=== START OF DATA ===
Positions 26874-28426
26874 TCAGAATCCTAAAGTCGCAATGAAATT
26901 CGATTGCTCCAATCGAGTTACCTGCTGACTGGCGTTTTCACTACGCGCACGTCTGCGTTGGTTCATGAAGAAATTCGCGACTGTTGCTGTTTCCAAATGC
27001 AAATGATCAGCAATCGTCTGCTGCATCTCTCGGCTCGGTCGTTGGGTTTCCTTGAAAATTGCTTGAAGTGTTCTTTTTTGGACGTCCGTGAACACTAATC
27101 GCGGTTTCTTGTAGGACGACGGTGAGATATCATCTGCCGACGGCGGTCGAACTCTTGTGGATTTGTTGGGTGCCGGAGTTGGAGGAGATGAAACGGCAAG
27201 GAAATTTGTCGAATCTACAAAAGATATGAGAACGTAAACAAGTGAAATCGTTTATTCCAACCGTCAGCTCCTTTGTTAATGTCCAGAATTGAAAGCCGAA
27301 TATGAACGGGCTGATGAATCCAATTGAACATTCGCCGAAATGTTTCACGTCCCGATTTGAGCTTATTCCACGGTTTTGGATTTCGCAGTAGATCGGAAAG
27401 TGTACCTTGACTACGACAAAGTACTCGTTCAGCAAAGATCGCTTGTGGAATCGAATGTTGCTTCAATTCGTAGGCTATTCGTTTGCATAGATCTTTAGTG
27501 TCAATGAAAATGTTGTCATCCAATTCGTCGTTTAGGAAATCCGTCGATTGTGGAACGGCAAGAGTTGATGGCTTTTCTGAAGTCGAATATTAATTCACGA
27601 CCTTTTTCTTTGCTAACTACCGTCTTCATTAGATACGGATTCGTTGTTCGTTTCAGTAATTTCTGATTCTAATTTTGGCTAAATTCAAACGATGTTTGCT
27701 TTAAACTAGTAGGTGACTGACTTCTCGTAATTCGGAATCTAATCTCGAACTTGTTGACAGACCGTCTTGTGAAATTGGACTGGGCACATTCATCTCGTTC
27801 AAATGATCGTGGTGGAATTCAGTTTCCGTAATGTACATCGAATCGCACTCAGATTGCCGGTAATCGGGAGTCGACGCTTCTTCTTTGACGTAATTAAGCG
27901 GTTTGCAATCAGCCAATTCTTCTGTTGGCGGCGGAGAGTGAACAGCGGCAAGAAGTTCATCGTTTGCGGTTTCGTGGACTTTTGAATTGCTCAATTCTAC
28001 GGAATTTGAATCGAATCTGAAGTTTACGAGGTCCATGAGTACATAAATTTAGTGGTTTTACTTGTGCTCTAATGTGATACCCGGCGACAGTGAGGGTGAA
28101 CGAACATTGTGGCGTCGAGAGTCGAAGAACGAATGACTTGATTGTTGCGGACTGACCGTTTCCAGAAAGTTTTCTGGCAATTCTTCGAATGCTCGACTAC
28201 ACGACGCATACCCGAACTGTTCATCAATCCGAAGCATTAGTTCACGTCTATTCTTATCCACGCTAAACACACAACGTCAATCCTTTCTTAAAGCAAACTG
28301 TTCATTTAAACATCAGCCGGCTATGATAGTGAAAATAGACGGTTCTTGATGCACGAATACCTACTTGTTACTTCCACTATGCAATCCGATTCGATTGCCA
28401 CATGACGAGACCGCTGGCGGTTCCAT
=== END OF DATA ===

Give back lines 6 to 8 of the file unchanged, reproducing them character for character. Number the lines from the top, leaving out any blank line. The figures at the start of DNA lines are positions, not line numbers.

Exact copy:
27201 GAAATTTGTCGAATCTACAAAAGATATGAGAACGTAAACAAGTGAAATCGTTTATTCCAACCGTCAGCTCCTTTGTTAATGTCCAGAATTGAAAGCCGAA
27301 TATGAACGGGCTGATGAATCCAATTGAACATTCGCCGAAATGTTTCACGTCCCGATTTGAGCTTATTCCACGGTTTTGGATTTCGCAGTAGATCGGAAAG
27401 TGTACCTTGACTACGACAAAGTACTCGTTCAGCAAAGATCGCTTGTGGAATCGAATGTTGCTTCAATTCGTAGGCTATTCGTTTGCATAGATCTTTAGTG